Find primes in regexp 6

Posted by Jonas Elfström Fri, 30 Mar 2007 05:33:00 GMT

In an earlier post the example code did find prime numbers. Recently I stumbled over a really cool regexp hack that also deals with primes. This is how you execute that regexp in Ruby:

puts 'Prime' unless ('1' * 43) =~ /^1$|^(11+?)\1+$/

Change 43 to whatever you like and you will get Prime as output if it's a prime number.

EDIT: As you can see in the comments Neil Kandalonkar explained how the regexp by Abigail works.

EDIT 2011-04-06: I happened to stumble upon what I believe is the first time Abigail showed this to the world. It's in a post in comp.lang.perl.misc back in 1997. I also found that at there's a couple more

perl -wle 'print "Prime" if (0 x shift) !~ m 0^\0?$|^(\0\0+?)\1+$0'
perl -wle 'print "Prime" if ("m" x shift) !~ m m^\m?$|^(\m\m+?)\1+$mm'


Posted by Jonas Elfström Fri, 30 Mar 2007 04:59:00 GMT

Now I've got a .com domain, you can reach this blog at

Simple security tokens needed 2

Posted by Jonas Elfström Tue, 27 Mar 2007 20:46:00 GMT

In an earlier post I mentioned that a security token that lets you sign your transactions is one way to go to get more secure Internet banking.

Now a couple of swedish students have shown (by also using the problem I mentioned in this post) that a security token both needs to be used in a secure manner and that it also needs to be simple for the user to know what he is actually signing. According to the press it seems that they did this as a man-in-the-middle attack. This is just speculations but it seems the reason that this were possible were that the user did not have a clear view of what he was signing.

It could have been done something like this:

  • Redirect the user to a fake site (and hope that he does not investigate the certificate).
  • Ask for username and challenge the user with the verification code and then login to the bank in the background.
  • Try to add a new account for transfers and then tell the user he mistyped and has to login again while challenging him to verify the new account.
  • Transfer money the same way.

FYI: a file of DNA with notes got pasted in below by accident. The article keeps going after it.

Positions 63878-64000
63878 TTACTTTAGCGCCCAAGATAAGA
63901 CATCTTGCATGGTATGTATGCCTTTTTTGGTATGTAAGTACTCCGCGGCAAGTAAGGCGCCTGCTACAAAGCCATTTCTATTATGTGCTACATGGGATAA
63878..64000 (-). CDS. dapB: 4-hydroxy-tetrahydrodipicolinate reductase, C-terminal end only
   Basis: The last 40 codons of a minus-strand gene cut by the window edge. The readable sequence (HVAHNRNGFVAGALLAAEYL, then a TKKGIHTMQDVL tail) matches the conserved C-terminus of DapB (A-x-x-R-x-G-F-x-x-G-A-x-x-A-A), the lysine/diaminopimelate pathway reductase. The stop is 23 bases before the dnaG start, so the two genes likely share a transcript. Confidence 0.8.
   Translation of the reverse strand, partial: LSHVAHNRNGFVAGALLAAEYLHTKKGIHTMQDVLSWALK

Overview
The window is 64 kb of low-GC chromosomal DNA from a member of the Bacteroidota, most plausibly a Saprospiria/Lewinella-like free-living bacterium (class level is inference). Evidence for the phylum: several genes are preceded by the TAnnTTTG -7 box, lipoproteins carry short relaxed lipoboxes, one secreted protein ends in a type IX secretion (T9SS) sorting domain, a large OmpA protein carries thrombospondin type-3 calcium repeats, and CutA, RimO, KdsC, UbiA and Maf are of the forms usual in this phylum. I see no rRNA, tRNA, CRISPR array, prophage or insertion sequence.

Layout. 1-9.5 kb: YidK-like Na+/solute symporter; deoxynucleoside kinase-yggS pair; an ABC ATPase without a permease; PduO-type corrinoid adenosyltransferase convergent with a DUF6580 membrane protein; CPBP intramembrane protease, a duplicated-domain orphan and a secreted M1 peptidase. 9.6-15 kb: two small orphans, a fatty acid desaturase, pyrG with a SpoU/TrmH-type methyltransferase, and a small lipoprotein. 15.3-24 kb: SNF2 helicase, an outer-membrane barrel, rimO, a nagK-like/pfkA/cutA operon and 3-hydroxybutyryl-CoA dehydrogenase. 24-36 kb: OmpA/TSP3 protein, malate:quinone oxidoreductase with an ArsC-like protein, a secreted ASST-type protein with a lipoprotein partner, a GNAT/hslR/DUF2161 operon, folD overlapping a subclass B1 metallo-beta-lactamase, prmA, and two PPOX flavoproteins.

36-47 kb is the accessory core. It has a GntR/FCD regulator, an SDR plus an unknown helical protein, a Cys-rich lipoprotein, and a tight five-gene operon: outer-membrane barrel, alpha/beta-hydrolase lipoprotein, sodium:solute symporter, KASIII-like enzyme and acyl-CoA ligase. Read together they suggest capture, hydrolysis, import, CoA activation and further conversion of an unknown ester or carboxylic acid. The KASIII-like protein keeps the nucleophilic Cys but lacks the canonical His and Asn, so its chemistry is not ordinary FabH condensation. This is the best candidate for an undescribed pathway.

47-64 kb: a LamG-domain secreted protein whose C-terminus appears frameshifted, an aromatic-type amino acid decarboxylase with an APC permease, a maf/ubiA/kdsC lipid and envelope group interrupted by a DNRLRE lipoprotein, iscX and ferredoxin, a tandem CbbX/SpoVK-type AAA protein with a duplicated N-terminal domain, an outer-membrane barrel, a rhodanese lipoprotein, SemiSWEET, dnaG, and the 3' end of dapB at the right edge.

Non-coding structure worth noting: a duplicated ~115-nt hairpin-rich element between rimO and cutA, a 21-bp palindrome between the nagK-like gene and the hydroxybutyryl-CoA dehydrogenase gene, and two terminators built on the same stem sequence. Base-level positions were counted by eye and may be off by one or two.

The bank has solved the problem by adding a 9 before all login codes. I'm not convinced this is simple and obvious enough for the users. One way to make it simple could be a security device with buttons labeled "login", "sign account" and "sign amount" or such.

EDIT: Now it has started to arrive phishing mails that asks the customers of Swedbank to install ssl3.exe...

The phishing continues

Posted by Jonas Elfström Tue, 27 Mar 2007 20:30:00 GMT

The phishing attempts against Nordea are still going strong and the mails are now in almost correct swedish.

One might wonder why Nordea still haven't done any major changes. Maybe the've seen Fight Club and calculates just the way Jack does while working as an automotive manufacture recall coordinator...

What one-way hash function to use?

Posted by Jonas Elfström Tue, 27 Feb 2007 16:01:00 GMT

Cryptographic hash function takes a message of any length as input and outputs a very large but fixed length number. That number is called a message digest, fingerprint, or sometimes a cryptographic hash. They can be used to represent passwords without having to know the actual password. Such a hash can also be used as signature that makes it possible to verify that the content of a message hasn't been tampered with.

MD5 got into problems over 10 years ago and SHA-1 could to be heading the same way. Until the new standard is published I would follow the cryptographic experts advice and use SHA-2.

require 'digest/sha2'
quickfox="The quick brown fox jumps over the lazy dog"
=> "d7a8fbb307d7809469ca9abcb0082e4f8d5651e46d3cdb762d02d0bf37c9e592"
using System.Security.Cryptography;


 ASCIIEncoding byteConverter = new ASCIIEncoding();
 string quickfox="The quick brown fox jumps over the lazy dog";
 HashAlgorithm sha256 = new SHA256Managed();
 byte[] hash = sha256.ComputeHash(byteConverter.GetBytes(quickfox));
 crypt.Text = Convert.ToBase64String(hash);           

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